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This January marked the 14-year anniversary of my first trip to Uganda – wow has time flown by! Never in a million years would I have imagined how that trip would have changed my life. Today, 14 years later, I am still paddling as much as I can on the Nile which turns out to be about 6 days a week, still learning new tricks and working to be a better paddler. Though the river has changed with the construction on the Bujagali dam, there is still so much incredible whitewater that it is truly mind blowing! Doing some coaching sessions with Sam Ward at Kayak the Nile has been great. Sam is a sensational teacher and coach – one of the best I have worked with and he really enjoys his teaching and coaching which is very evident when you do any instruction with him.

The medical work side of my life has gotten a lot busier in the last 14 years with Soft Power Health, and I find paddling has an even more important role for me than ever. It is the thing that keeps me sane when everything else is too busy or crazy. It’s the best escape and its still so much fun! Because the Soft Power Health Clinic and outreach programs are always bustling, I consciously need to carve out the time to get on the river. The end of the day paddle is always a great finish to a hectic day allowing me to totally unplug and use a completely different part of my brain. Even getting to paddle right from my banda in flat water is wonderful and can be great for training and working on moves in flat water! The scenery isn’t too bad either!

More than ever because the Nile will be changing significantly with the completion of the Isimba dam (as of now the largest dam option is being built which means that the Hairy Lemon and Nile Special will be flooded as will the rapids above Nile Special up to the bottom of Itanda), I am enjoying all my time on the river – trying to drink in every moment of every paddling session on the river. Though there are still options to pursue to encourage both the World Bank and the government of Uganda to uphold and protect the Kalagala Offset Agreement, the construction of Isimba dam is going quickly and if on schedule, the river would be flooded by May of 2018 – that is really soon!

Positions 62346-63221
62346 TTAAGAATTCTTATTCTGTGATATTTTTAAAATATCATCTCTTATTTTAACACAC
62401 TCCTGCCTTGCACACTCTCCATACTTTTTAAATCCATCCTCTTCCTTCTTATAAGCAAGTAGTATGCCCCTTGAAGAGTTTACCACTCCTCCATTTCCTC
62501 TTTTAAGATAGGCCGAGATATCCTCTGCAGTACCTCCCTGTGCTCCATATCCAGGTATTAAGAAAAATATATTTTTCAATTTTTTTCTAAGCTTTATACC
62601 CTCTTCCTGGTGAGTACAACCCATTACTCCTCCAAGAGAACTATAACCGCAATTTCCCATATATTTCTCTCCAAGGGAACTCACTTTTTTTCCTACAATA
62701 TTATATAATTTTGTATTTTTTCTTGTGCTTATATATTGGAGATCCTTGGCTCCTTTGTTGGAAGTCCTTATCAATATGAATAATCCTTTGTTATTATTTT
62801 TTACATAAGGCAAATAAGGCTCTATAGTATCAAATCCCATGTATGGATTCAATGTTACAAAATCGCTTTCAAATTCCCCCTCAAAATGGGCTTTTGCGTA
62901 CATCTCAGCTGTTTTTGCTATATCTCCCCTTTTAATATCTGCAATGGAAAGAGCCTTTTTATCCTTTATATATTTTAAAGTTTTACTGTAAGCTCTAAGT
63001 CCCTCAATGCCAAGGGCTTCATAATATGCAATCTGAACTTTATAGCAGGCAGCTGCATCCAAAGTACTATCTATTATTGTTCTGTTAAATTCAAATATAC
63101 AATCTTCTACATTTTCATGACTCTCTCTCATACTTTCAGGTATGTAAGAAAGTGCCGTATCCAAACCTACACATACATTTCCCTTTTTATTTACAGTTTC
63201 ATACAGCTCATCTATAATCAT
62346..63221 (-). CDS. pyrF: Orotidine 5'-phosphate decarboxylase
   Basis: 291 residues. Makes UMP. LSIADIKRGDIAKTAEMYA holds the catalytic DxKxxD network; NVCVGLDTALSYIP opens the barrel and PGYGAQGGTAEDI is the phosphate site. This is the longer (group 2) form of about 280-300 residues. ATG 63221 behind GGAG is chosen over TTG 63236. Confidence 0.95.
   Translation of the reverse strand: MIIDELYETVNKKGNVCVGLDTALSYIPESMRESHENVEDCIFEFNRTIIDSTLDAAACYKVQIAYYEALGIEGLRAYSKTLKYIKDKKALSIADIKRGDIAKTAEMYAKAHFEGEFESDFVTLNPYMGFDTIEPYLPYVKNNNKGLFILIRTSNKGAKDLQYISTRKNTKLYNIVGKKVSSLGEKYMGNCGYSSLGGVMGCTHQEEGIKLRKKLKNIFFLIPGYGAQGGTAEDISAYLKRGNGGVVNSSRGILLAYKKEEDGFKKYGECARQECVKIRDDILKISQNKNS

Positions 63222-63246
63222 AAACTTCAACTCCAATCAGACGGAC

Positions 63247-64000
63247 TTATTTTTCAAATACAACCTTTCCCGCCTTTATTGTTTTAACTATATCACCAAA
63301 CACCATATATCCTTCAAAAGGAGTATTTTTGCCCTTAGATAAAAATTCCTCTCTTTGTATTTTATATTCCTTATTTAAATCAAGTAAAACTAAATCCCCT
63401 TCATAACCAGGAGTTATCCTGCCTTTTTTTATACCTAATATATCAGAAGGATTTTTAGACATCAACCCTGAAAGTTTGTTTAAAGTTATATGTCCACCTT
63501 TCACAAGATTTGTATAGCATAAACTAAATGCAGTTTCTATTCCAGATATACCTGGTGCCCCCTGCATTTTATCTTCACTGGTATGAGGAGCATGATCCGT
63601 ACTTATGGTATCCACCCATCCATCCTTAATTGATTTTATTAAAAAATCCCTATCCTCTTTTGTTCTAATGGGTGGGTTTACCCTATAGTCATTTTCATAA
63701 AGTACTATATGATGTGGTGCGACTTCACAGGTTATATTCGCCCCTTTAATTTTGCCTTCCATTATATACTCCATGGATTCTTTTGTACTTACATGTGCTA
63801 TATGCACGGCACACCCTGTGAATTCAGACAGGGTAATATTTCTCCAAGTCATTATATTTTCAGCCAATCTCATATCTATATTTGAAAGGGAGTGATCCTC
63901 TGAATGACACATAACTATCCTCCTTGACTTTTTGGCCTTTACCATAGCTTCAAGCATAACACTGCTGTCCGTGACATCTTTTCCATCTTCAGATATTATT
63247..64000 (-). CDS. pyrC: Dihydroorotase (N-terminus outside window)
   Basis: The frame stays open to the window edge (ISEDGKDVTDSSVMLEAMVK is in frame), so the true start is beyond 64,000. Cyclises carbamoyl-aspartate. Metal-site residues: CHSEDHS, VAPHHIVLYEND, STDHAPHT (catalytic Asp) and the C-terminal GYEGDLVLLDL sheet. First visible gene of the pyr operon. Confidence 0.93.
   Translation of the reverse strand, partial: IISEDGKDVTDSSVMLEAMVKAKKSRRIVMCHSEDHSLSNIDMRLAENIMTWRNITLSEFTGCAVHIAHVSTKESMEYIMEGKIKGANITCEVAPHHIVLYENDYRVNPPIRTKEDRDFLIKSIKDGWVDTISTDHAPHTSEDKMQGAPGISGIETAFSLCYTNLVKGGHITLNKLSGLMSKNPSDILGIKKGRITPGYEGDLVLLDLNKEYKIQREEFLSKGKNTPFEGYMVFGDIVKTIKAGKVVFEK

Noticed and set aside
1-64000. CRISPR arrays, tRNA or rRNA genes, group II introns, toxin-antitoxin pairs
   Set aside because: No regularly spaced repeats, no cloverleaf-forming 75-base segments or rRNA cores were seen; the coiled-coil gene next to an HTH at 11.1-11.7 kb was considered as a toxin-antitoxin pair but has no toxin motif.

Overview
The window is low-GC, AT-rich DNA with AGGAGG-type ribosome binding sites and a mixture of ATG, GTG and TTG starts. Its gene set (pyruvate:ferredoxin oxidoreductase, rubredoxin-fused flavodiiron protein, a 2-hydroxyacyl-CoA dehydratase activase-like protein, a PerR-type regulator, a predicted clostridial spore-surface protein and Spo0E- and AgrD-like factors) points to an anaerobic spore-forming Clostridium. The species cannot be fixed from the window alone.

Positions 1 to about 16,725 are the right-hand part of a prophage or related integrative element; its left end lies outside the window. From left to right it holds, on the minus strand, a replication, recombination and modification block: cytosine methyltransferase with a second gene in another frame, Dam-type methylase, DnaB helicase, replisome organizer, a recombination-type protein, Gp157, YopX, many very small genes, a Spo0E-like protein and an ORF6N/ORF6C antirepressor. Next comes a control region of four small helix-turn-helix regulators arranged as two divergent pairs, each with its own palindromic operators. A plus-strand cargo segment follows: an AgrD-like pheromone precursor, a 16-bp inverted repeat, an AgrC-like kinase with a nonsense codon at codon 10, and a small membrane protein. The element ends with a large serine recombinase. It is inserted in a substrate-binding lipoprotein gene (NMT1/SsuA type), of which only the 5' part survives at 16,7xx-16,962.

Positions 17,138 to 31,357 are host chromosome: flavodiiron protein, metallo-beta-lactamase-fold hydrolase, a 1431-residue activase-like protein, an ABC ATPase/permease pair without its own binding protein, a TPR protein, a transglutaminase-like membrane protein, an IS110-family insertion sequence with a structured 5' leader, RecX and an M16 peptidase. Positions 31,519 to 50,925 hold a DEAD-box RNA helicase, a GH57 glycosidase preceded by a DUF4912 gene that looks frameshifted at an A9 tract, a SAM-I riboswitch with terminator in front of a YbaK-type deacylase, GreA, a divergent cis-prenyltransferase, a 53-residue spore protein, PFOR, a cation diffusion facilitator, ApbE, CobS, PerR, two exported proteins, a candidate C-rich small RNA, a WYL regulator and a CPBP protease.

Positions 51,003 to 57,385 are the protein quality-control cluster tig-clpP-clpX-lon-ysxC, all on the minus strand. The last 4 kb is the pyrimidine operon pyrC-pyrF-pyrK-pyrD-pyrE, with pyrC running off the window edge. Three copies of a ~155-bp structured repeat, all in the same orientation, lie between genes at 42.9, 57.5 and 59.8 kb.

So with all of that in mind, I think I enjoyed the Nile River Festival more than ever this year. Honestly, I had not been feeling super psyched, ready or prepared for participating in the festival – I felt completely out of paddling shape as I had been recently in Switzerland and fully immersed in cold weather sports like ski touring! But, when I finally got my act together and got out there to help and participate – it was a blast, definitely the best festival yet. Emily and Sam Ward did a spectacular job putting the festival together and making everything run like clockwork – even for Uganda! Megan Flowers’ organizational and megaphone skills were prefect for the event as well and thanks to many volunteers who stayed sober and really helped – the festival was the best ever! Additionally, there was the largest turnout of participants ever too! More women in the women’s Freestyle class than ever – 14 paddlers! And more men than ever too!
Once again the entire experience was a great lesson in how getting out there to participate and beating your demons back always leads to a positive outcome! The ”I am too old, too slow, too out of shape, or whatever” is more than made up for by getting to surf Nile Special and have fun!